The OCC widened its interpretation of the business of banking” through a series of letters from the early 1980s to the mid-2000s. During that time period, banks went from only engaging in what the National Bank Act explicitly says they can do to operating whole trading floors focused on derivatives.

Derivatives dont provide capital to the real economy. They can help to hedge against investments or markets going south (they find their origin in agricultural futures markets, where investors frequently had to account for, and hedge against, wild fluctuations in the future expected spot prices of various commodities). However, derivatives are more often used as vehicles for speculation. They dont provide average people with money to start a business, or for a family to buy a home. In Omarovas words, the OCC interpretive letters transformed Wall Street into creators of, dealers, traders, and investors in pure financial risk, regardless of its specific form or source.” Wall Streets casino was wide open.

During the early 2000s, big banks used their OCC-approved derivatives authority to create many new types of complicated, high-risk derivatives, including credit default swaps, or CDS, and synthetic collateralized debt obligations, or CDOs, two types of financial instruments that fueled the subprime mortgage meltdown of 2007 and 2008.

In this way, derivatives have become financial weapons of mass destruction”Warren Buffetts famous phraseand they can involve fantastical, margin call-busting, sums of money. According to the latest quarterly report by the OCC itself, banks made $8.1 billion in revenue on derivatives in a the second quarter of this year alone. The notional value (definition here) of these derivatives is a mind-blowing $185 trillion.

Most importantly, the five largest U.S. banks (JPMorgan Chase, Bank of America, Citigroup, Goldman Sachs, and Wells Fargo) control 95 percent of the derivatives market, and the top 25 banks control over 99 percent of that market. This is not a business that serves ordinary Main Street interests, and it isnt conducted by small community banks.

Big banks were only allowed to enter these derivative markets thanks to the OCCs ever-expanding interpretation of the business of banking.” The OCC did not adopt formal regulations, subject to open debate and public comment, but instead issued a series of technical administrative rulings that few people but bank lawyers could grasp. Fortunately, Omarova was one of them. Her deeply-informed scholarship contributed to the 2010 Dodd-Frank Act’s reform of derivatives regulation. That reform has been good for the country, as it provided at least some lines of defense against derivative-based destruction. Dodd-Frank’s reform did not go far enough, however. Congress tried to ban banks from operating derivatives trading desks in the Lincoln Amendment that was attached to the Dodd-Frank legislation Act. However, Citigroup lobbyists literally wrote the bill that overturned that provision in 2014.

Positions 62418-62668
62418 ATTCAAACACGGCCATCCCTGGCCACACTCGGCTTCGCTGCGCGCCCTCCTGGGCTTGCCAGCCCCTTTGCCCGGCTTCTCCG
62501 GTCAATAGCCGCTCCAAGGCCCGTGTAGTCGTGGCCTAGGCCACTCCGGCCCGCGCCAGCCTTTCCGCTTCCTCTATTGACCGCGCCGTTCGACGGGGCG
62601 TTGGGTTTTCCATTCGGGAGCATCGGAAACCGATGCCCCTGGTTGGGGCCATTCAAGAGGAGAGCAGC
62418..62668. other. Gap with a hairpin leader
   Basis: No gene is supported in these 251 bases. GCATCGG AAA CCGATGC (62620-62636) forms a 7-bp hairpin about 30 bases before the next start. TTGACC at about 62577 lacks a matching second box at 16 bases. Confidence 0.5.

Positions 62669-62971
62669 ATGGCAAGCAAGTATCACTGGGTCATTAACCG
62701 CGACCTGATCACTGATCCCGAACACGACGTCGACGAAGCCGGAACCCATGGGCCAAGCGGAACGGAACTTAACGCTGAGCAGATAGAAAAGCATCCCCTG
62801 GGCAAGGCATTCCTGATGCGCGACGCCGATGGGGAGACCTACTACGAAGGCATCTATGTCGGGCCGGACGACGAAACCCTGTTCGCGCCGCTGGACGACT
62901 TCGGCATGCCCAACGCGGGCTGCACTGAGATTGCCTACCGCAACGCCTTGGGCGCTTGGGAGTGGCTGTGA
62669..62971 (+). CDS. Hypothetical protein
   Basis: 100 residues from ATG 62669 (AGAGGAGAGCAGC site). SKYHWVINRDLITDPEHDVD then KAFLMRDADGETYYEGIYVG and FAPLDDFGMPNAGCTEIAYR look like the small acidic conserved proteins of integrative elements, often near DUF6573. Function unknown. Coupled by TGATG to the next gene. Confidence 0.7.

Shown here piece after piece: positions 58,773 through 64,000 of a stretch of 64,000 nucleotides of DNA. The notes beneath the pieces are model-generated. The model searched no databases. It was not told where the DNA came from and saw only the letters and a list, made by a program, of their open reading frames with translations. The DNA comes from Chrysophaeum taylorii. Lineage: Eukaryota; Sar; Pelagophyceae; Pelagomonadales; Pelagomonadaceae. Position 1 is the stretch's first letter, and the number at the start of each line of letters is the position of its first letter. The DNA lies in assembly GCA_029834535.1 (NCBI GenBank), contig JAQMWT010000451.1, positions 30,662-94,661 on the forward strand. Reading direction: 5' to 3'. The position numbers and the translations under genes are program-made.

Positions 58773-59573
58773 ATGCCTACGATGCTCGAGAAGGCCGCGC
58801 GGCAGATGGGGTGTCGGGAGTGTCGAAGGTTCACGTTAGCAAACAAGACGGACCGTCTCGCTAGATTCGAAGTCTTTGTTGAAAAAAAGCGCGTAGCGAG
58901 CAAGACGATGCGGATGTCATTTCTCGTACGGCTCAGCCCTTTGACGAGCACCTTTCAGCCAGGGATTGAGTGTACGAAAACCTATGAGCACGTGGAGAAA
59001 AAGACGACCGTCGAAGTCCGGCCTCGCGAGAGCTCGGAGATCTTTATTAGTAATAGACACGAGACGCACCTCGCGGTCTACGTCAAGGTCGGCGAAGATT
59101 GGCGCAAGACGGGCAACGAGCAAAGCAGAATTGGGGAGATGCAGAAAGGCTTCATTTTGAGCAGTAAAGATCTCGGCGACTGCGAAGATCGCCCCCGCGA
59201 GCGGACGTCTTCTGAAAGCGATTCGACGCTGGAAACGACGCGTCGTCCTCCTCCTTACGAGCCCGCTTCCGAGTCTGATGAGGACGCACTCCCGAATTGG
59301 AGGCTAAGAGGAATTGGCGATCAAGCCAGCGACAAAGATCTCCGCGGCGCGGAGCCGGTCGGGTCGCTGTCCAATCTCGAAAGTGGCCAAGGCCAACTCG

Working people havent shared in the enormous trading profits that Wall Street banks have accrued in recent decades, but they have certainly absorbed plenty of losses from global economic crises triggered by Wall Streets speculative risk-taking. Putting people like Omarova in charge of overseeing Wall Street banks and their massive derivatives operations is the kind of thing that should animate the presidency of Joe Biden, who promised to nominate a diverse slate of regulators who would hold Wall Street accountable.

The threat of having a strong regulator who understands how their Wall Street casino operates has truly exposed the extraordinary depths of mendacity to which the megabanks can sink; their xenophobic, McCarthy-like campaign designed to derail the nomination of a superbly qualified immigrant woman of color is almost cartoonish in its villainy. Its incumbent on Senate Democrats to reject this vicious campaign and to support Omarova, because she is precisely the kind of independent, reform-minded regulator who can head off the next financial catastrophe before it begins.